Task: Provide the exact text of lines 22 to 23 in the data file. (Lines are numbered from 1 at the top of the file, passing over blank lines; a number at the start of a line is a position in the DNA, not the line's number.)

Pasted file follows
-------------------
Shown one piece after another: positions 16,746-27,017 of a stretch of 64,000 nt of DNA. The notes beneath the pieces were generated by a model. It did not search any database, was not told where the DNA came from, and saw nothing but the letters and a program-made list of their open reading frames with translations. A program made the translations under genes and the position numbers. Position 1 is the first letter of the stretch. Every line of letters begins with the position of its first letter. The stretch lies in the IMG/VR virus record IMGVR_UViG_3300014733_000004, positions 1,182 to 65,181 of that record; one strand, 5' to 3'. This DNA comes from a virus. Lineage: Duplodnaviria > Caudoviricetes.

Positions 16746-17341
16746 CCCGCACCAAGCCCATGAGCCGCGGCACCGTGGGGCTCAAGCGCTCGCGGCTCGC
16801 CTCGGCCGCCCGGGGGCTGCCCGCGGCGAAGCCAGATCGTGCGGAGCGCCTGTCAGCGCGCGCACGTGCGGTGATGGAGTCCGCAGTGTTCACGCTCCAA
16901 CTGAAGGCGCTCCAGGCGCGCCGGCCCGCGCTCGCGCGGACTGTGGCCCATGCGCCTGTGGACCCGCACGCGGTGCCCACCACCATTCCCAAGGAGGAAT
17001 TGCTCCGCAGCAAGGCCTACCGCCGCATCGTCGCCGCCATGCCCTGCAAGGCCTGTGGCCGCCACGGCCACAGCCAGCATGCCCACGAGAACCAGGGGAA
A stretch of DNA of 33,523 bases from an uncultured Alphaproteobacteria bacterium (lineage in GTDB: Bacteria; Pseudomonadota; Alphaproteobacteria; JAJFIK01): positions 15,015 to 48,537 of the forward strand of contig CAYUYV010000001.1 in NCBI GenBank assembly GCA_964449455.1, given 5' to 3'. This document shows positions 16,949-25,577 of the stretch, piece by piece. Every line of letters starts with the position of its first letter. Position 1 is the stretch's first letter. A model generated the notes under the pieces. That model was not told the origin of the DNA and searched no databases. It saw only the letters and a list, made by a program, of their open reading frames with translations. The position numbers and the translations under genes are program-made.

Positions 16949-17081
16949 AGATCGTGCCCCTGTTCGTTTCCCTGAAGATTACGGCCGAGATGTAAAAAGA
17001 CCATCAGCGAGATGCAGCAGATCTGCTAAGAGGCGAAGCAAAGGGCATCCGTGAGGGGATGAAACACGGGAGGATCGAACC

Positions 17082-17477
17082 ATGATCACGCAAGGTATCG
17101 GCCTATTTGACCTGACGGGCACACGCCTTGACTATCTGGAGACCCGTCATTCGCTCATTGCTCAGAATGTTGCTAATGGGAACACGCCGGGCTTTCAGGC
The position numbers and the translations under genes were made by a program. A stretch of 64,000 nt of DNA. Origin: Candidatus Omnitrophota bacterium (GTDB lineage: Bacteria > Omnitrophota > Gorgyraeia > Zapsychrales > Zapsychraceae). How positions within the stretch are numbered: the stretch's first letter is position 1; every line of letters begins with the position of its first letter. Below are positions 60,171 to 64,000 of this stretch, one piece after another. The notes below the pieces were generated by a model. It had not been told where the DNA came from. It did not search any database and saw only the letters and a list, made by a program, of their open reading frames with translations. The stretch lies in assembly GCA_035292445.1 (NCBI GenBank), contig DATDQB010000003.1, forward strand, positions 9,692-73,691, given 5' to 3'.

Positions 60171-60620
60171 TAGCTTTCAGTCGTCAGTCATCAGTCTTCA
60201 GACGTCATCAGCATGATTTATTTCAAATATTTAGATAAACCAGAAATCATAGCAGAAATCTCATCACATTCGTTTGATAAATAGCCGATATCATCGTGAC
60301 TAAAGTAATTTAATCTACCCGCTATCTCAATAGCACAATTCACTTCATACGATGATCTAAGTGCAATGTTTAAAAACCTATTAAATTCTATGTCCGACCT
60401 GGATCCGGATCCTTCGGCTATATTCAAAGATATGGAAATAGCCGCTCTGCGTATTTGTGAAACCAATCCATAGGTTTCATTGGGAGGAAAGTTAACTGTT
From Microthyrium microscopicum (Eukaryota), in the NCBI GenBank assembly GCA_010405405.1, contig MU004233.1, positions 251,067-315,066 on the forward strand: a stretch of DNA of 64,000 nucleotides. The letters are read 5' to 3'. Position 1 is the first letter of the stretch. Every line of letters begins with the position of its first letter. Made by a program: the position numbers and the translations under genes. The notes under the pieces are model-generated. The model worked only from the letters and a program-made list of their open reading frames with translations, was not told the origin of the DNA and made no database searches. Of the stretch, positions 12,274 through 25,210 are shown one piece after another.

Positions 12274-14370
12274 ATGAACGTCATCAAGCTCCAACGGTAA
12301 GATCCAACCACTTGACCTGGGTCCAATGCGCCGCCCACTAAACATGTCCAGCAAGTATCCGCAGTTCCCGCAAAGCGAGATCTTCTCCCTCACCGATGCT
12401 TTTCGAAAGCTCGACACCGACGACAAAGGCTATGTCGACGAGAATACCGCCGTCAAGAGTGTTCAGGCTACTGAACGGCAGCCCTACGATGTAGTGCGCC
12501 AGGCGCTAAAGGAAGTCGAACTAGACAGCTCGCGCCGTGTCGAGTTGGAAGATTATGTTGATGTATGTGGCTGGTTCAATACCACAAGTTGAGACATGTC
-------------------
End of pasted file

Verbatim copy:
12274 ATGAACGTCATCAAGCTCCAACGGTAA
12301 GATCCAACCACTTGACCTGGGTCCAATGCGCCGCCCACTAAACATGTCCAGCAAGTATCCGCAGTTCCCGCAAAGCGAGATCTTCTCCCTCACCGATGCT